I’m so excited to be a part of the Blog Tour for
STAY by Jennifer Silverwood
April 28th – May 9th, 2014
4Word Press Publishing and Gliterary Girl are proud to present the release of Jennifer Silverwood’s STAY.
Before the awesome excerpt here is a little bit about Jennifer…
Everyone has to begin somewhere. I began my journey to becoming an author long before I published anything. Storytelling was something I did every night before bed with my father. We would create such wonderful tales together, far better than anything in books. It sprung from our imaginations. My mother ingrained a love for the written world early on. Then my grandpa gave me his first typewriter when I was in elementary school. You can guess the rest.
But it was many years later, after dabbling in all the arts, that I realized writing was my greatest passion. I grew up on the far outskirts of the Metroplex of Texas, a busy world of cities within cities. It’s easy to get lost in a place like this. Some might argue that Dallas is the “New York” of the south and I might agree. Rather than worry about being a little fish in a big pond, however, I made up my mind long ago to follow my dreams. The funny thing about dreams is they have a tendency to come to life in unexpected ways.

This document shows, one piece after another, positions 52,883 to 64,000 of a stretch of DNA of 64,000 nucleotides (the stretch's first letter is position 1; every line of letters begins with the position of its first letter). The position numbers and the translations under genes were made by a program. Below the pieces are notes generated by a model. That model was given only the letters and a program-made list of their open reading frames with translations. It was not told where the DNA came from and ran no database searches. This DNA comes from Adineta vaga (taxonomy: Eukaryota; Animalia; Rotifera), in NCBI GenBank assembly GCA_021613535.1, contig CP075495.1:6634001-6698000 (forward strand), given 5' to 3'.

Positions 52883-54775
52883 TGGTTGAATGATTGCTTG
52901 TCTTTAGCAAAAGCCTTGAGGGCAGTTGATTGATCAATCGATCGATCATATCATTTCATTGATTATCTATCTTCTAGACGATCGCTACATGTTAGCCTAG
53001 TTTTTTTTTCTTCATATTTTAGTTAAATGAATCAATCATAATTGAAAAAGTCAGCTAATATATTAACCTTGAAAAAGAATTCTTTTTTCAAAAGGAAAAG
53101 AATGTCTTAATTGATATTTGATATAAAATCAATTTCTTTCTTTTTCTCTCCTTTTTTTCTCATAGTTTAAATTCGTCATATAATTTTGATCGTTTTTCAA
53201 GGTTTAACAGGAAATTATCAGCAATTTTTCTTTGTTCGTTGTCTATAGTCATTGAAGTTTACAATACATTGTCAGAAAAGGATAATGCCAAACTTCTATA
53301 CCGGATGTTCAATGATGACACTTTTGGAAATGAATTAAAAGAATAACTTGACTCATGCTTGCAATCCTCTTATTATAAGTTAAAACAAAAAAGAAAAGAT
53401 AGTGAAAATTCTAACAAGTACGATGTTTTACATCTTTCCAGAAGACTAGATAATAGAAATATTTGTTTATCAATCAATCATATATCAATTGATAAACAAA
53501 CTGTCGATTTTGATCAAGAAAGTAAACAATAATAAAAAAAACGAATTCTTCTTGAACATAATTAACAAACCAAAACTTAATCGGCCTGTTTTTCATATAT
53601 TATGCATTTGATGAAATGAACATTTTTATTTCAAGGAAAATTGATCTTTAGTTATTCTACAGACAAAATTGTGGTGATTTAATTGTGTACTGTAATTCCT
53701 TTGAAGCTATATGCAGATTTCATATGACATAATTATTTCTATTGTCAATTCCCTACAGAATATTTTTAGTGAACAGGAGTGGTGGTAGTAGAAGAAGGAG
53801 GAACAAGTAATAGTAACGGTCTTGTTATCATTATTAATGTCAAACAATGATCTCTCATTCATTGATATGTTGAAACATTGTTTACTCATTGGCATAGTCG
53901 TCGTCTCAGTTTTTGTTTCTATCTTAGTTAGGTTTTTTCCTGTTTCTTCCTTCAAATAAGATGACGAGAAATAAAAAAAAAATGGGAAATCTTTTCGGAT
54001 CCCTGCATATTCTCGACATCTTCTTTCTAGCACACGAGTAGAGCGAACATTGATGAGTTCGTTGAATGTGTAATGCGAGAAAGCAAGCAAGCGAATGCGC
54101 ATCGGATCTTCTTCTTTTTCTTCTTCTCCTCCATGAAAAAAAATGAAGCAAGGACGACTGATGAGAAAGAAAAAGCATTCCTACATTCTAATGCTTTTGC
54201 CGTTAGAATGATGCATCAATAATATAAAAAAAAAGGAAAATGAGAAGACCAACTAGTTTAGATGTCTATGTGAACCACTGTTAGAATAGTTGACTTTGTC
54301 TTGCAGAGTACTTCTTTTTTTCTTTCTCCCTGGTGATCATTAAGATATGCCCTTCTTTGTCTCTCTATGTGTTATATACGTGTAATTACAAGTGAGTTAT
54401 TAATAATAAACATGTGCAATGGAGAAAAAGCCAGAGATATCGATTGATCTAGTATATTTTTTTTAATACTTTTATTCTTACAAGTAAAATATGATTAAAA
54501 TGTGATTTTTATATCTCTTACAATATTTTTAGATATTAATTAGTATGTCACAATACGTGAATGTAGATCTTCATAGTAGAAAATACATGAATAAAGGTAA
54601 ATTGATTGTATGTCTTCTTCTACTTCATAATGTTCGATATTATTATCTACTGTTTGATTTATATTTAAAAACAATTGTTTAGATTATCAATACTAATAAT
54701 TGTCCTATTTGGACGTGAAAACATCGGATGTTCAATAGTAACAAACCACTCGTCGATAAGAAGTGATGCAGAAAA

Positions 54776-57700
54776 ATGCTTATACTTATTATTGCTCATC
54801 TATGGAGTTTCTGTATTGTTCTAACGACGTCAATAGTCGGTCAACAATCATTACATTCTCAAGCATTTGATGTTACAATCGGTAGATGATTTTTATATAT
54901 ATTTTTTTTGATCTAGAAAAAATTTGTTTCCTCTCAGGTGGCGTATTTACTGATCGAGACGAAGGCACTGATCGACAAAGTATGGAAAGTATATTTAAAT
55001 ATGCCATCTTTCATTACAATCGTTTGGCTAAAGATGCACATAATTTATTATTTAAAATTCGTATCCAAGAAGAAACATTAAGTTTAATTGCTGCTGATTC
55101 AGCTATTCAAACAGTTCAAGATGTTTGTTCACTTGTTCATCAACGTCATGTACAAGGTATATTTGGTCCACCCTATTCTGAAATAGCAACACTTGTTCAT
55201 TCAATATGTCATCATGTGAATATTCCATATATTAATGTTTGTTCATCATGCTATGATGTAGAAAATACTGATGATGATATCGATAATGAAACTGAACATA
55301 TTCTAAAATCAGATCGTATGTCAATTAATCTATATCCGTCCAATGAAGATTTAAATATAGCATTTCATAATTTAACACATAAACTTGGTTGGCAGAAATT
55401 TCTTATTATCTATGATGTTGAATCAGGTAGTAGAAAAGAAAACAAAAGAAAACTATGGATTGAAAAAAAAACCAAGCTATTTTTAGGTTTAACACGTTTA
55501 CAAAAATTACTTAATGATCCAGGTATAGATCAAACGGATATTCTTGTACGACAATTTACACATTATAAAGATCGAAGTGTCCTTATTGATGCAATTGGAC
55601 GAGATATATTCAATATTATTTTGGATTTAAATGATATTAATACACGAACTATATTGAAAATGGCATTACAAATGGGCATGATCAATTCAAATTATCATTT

My best friends were my twin next-door neighbors. (Inspiration for the three main ladies in Silver Hollow) We made up our own little book club, complete with readings and brainstorming sessions. I loved reading to them and they loved “the story,” as we dubbed whatever project we were working on. As we grew up and went on to different careers and schools, and I tried three different universities. Needless to say, college didn’t pan out well for me. So I did the next sensible thing and decided to write “for real.”
Rona believes love is nothing more than a myth, a tale for little girls. Until the immortal ruler of the seas appears from thin air and she is swept into a dark and dangerous affair, turning myth into a grave reality.
Commanded to work as the savior of true love, Rona realizes that love is just an illusion as grandiose as magic and after two thousand years, she is ready to give up. Until the night a human, deep in the underbelly of the city that never sleeps, sees her. She recognizes him instantly, a lost love. Trouble is, he has no memory of her.